Mini-vans were just the opposite-style and flair, yet still more than ample room for people and their cargo, car-like ride and handling, quietness, easy maneuverability and respectable fuel economy.

The wagon market has been shrinking since the mid-1980s and the advent of the Chrysler mini-vans.

GM is trying to force a rebirth in wagon popularity of sorts in 1991 with a restyled trio of full-size haulers from Chevy, Buick and Olds, all featuring new rounded aerodynamic sheet metal.

We test-drove the `91 Caprice wagon, which brought back memories of when a ` 78 Impala wagon rested in our driveway. Until the `91 arrived on the market, the full-size wagon at Chevy had remained basically unchanged since 1978.

As for looks, the edge goes to the `91, in large part because the `78 and every pre-91 GM wagon was a long slab-sided box on wheels with a rear-end treatment so flat it looked as if the clay model had run into a wall and no one thought to fix it.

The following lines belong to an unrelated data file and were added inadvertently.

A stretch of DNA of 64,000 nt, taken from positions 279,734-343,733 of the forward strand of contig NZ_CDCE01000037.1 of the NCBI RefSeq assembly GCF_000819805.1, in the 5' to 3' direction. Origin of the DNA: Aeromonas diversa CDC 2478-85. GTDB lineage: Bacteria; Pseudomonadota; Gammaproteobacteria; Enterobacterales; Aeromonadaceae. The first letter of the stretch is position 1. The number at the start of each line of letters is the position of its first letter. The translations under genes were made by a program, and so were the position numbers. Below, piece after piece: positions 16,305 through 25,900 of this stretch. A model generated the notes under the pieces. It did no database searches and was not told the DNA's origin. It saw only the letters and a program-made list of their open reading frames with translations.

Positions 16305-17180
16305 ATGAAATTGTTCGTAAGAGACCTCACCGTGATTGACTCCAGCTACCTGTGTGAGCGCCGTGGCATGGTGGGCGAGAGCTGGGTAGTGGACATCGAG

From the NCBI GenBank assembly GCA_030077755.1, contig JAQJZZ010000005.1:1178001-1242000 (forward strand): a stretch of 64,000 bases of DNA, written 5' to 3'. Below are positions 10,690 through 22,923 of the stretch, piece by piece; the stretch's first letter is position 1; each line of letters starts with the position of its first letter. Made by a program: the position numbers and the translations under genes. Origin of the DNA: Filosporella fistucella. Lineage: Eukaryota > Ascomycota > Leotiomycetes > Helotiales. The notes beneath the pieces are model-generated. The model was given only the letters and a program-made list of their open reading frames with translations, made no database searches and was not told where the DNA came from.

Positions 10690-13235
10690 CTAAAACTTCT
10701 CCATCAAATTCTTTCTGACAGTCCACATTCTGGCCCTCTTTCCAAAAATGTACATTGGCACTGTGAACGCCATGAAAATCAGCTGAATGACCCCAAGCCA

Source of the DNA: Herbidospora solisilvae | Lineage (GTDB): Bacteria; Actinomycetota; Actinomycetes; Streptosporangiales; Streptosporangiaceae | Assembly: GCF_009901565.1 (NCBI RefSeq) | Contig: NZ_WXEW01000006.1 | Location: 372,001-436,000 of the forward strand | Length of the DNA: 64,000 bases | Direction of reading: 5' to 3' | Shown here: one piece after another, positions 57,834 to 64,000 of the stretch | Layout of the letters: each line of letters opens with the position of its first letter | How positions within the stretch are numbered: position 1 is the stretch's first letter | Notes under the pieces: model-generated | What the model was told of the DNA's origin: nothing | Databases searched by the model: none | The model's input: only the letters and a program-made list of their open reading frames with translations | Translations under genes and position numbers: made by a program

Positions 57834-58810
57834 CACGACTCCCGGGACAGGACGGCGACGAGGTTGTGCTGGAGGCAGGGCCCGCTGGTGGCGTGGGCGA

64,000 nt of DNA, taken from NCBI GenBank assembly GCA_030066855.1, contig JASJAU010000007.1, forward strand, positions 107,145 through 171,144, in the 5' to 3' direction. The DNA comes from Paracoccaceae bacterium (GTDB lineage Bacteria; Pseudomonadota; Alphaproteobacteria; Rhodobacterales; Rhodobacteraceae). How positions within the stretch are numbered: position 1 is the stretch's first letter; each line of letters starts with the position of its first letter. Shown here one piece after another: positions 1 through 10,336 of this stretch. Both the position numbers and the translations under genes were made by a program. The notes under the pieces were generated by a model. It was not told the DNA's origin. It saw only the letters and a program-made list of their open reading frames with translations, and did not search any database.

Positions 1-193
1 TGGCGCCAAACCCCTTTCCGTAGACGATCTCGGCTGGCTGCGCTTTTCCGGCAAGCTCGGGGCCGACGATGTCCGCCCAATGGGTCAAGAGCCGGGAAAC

The `91 looks like the now discontinued midsize Chevy Celebrity wagon with its rounded roof line and hatchback rear-end treatment-only longer.

The car we drove was two tone, maroon on top, silver along the rocker panels. The combination not only is pleasant to look at, but the two-tone breaks up the monotony of a single color on such a large vehicle and helps camouflauge the sagging jowls of the sheet metal running below the bodyside moldings.

The memories of the past became most vivid when we turned on the key. A 5-liter carbureted V-8 powered the `78 ; a 5-liter, fuel-injected V-8 does the work in the `91.

The carbureted V-8 had an unquenchable thirst for fuel. Teamed with 4- speed automatic, it was rated at a more- generous-than-real 14 m.p.g. city/ 20 m.p.g. highway. The fuel-injected 5 liter in the `91 is rated at 16 m.p.g. city/25 highway, which seems more in line with what you can expect.